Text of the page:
- Alternate Character Interpretation: A commentator on Mari Ness' Madeleine L'Engle reread for Wrinkle argues that Meg's character shows a "far better portrayal of a profoundly gifted child than Charles Wallace was."
- Big Lipped Alligator Moment: The stop on/in the two-dimensional planet.
- First Installment Wins: Ever heard of A Wind in the Door, A Swiftly Tilting Planet, or Many Waters? None of them got Newbery medals.
- A Swiftly Tilting Planet did win the American Book Award in 1980.
- Fridge Logic: Wrinkle comes under scrutiny when the characters of When You Reach Me discuss it. Specifically, Miranda and Marcus discuss L'engle's portrayal of time travel. The three Mrs W's promise Meg and the boys that they should be back "five minutes before you left." But as Marcus points out, if this is true then Meg should have seen herself returning, because Meg&co. landed in the garden, which in plain sight from wall, where they left. Marcus is arguing a Stable Time Loop is in effect, while Miranda (very defensive of her favorite author) maintains that the future hadn't happened yet, so of course they wouldn't be seen.
- Fridge Brilliance: There is a simpler explanation, which no one in When You Reach Me notices: Mrs Whatsit says they'll be back five minutes before they left, unless "something goes terribly wrong." And something does indeed go terribly wrong.
- Genius Bonus: Camazotz is also the name of a particularly terrifying Mayan bat god. Ixchel, the planet of the angelic, sightless Beasts, is named, appropriately enough, for a Mayan jaguar god of medicine and rainbows.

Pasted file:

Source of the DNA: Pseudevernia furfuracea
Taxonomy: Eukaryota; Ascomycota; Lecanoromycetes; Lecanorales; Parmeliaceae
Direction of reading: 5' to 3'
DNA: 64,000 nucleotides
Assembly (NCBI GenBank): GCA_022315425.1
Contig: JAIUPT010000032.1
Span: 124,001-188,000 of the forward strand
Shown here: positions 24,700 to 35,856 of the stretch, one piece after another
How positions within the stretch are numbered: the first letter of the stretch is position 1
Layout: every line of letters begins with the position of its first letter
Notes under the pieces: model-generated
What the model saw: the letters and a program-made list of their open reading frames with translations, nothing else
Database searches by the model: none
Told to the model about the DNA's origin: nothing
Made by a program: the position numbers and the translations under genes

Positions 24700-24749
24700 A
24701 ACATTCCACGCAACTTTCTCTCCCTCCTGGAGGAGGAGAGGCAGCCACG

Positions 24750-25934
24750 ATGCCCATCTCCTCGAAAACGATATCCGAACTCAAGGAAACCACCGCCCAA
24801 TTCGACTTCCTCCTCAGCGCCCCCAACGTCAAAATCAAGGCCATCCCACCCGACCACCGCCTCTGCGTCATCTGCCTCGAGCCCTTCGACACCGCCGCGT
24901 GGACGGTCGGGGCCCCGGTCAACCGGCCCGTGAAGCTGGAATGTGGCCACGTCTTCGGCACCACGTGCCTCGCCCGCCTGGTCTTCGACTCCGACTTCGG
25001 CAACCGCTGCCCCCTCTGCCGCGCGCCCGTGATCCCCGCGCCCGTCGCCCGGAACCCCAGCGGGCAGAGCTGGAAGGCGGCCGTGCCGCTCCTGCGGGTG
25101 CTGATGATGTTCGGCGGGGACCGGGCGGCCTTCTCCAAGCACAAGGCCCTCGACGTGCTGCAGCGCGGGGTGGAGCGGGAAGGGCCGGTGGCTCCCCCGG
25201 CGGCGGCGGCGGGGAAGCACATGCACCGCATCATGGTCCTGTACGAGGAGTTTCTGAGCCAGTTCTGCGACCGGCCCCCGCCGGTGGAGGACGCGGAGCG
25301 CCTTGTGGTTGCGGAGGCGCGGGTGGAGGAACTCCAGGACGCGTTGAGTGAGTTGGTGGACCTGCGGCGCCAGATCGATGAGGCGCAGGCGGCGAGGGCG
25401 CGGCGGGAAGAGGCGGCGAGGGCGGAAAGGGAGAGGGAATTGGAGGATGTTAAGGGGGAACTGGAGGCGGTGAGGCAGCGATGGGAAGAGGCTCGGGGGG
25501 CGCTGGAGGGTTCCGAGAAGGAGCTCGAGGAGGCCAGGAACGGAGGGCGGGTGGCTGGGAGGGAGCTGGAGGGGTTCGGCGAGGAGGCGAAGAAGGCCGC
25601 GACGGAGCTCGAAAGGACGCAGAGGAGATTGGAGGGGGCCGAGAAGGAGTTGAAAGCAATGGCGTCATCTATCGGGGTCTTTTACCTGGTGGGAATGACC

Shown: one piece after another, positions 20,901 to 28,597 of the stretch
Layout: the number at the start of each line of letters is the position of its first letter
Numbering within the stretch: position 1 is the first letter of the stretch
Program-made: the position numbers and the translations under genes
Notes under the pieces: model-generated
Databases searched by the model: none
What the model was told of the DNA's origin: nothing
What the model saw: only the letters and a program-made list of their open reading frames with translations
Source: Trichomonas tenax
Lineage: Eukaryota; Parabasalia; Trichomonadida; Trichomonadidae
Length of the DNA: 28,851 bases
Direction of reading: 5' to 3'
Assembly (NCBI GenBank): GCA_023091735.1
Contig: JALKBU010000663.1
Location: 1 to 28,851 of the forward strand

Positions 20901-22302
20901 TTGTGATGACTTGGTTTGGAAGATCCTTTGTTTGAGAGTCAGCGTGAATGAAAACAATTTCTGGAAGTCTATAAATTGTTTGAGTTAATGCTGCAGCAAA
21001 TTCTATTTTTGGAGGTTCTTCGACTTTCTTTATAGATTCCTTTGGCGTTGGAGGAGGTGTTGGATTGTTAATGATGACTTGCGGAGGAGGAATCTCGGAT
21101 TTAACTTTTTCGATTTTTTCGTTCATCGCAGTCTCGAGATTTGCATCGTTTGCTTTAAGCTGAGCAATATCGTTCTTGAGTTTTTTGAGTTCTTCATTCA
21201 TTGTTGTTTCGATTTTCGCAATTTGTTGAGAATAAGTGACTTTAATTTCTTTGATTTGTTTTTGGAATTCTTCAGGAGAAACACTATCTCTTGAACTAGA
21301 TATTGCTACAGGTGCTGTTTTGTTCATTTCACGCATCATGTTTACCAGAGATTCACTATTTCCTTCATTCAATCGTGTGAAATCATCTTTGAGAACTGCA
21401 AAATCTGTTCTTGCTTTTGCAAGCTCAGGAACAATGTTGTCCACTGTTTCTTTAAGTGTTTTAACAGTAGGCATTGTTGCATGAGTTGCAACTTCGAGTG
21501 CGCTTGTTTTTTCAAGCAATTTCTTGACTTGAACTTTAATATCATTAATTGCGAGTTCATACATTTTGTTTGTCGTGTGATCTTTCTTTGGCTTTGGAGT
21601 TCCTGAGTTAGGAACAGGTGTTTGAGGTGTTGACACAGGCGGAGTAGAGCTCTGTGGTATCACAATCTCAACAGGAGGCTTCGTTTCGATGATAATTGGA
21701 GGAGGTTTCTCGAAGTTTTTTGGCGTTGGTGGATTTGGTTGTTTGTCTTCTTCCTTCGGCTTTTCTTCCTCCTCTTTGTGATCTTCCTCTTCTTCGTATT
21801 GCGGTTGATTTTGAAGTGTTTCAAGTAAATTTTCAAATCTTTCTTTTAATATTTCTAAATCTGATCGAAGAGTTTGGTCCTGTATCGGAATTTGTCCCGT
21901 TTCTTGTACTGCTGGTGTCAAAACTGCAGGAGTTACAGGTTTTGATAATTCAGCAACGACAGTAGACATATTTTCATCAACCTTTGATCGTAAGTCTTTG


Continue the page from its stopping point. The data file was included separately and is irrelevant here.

- Hilarious in Hindsight:
- Tear Jerker: Meg has just recovered from her rough experience tessering through the Black Thing, and has been told that she has to go back. She briefly loses it, but quickly realizes that it has to be her — nobody else can save Charles Wallace. She starts saying her goodbyes and gets to her father:
Meg: I'm sorry.Mr. Murry: Sorry for what, Megatron?Meg: I tried to pretend it was your fault...I wanted it to be easy, I wanted you to do it all for me —Mr. Murry: But I wanted to do it for you. That's what every parent wants.
- Viewers Are Geniuses: Scientists' reaction at the time of this book's first printing. They couldn't understand how something as advanced and theoretical as quantum physics and tesseracts could be accessible to children.
- Covers Always Lie: The DVD cover features the three main characters on a winged horse above a medieval-looking castle, neither of which remotely resembles anything that appears in the film.
- Never Trust a Trailer: Much of what you see in the trailer is not what's in the movie, with some shots even ripped from other films!
- WTH, Casting Agency?: The choice of Reese Witherspoon and Mindy Kahling as two of the witches sparked some befuddlement, given how they're usually depicted as older women.